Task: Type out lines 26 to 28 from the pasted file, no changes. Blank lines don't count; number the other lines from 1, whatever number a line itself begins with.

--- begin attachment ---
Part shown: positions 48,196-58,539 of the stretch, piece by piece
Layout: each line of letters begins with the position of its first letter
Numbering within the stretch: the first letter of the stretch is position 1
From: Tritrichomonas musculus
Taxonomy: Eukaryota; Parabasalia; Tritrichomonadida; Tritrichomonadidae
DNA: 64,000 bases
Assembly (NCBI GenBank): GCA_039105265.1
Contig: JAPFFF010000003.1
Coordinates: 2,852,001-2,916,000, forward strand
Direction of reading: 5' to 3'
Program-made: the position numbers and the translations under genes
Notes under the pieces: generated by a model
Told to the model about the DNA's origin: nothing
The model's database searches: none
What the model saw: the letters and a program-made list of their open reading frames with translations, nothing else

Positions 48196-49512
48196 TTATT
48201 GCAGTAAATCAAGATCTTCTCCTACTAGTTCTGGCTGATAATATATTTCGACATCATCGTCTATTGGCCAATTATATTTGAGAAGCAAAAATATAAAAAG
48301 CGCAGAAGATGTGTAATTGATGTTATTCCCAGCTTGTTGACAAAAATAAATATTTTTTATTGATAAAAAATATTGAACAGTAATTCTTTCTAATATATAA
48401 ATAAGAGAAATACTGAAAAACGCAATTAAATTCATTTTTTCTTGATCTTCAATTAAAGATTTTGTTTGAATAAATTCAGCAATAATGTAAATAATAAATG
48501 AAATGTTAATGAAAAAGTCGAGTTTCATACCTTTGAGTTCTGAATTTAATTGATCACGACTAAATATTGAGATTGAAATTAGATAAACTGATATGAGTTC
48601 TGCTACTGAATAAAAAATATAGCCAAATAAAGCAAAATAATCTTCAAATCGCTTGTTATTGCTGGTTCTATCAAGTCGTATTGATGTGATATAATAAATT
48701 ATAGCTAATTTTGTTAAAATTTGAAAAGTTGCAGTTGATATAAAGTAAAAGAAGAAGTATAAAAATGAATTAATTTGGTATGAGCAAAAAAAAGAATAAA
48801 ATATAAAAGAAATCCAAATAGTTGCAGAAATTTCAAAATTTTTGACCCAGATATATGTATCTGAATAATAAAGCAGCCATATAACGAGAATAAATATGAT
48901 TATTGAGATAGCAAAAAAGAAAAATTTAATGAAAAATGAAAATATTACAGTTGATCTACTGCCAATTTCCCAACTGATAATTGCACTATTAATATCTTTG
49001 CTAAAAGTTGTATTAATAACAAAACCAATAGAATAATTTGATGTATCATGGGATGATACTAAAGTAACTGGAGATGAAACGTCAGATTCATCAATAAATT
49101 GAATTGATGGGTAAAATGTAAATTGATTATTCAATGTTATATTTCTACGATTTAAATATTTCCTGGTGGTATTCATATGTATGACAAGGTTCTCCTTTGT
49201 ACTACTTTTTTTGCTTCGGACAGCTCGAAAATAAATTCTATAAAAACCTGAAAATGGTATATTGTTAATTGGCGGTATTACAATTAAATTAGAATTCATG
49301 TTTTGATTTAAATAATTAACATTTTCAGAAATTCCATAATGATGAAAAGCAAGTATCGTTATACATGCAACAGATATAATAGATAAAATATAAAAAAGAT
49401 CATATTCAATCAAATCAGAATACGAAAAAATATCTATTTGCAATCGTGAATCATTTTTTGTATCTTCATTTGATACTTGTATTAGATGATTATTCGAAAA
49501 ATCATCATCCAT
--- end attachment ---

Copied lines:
49001 CTAAAAGTTGTATTAATAACAAAACCAATAGAATAATTTGATGTATCATGGGATGATACTAAAGTAACTGGAGATGAAACGTCAGATTCATCAATAAATT
49101 GAATTGATGGGTAAAATGTAAATTGATTATTCAATGTTATATTTCTACGATTTAAATATTTCCTGGTGGTATTCATATGTATGACAAGGTTCTCCTTTGT
49201 ACTACTTTTTTTGCTTCGGACAGCTCGAAAATAAATTCTATAAAAACCTGAAAATGGTATATTGTTAATTGGCGGTATTACAATTAAATTAGAATTCATG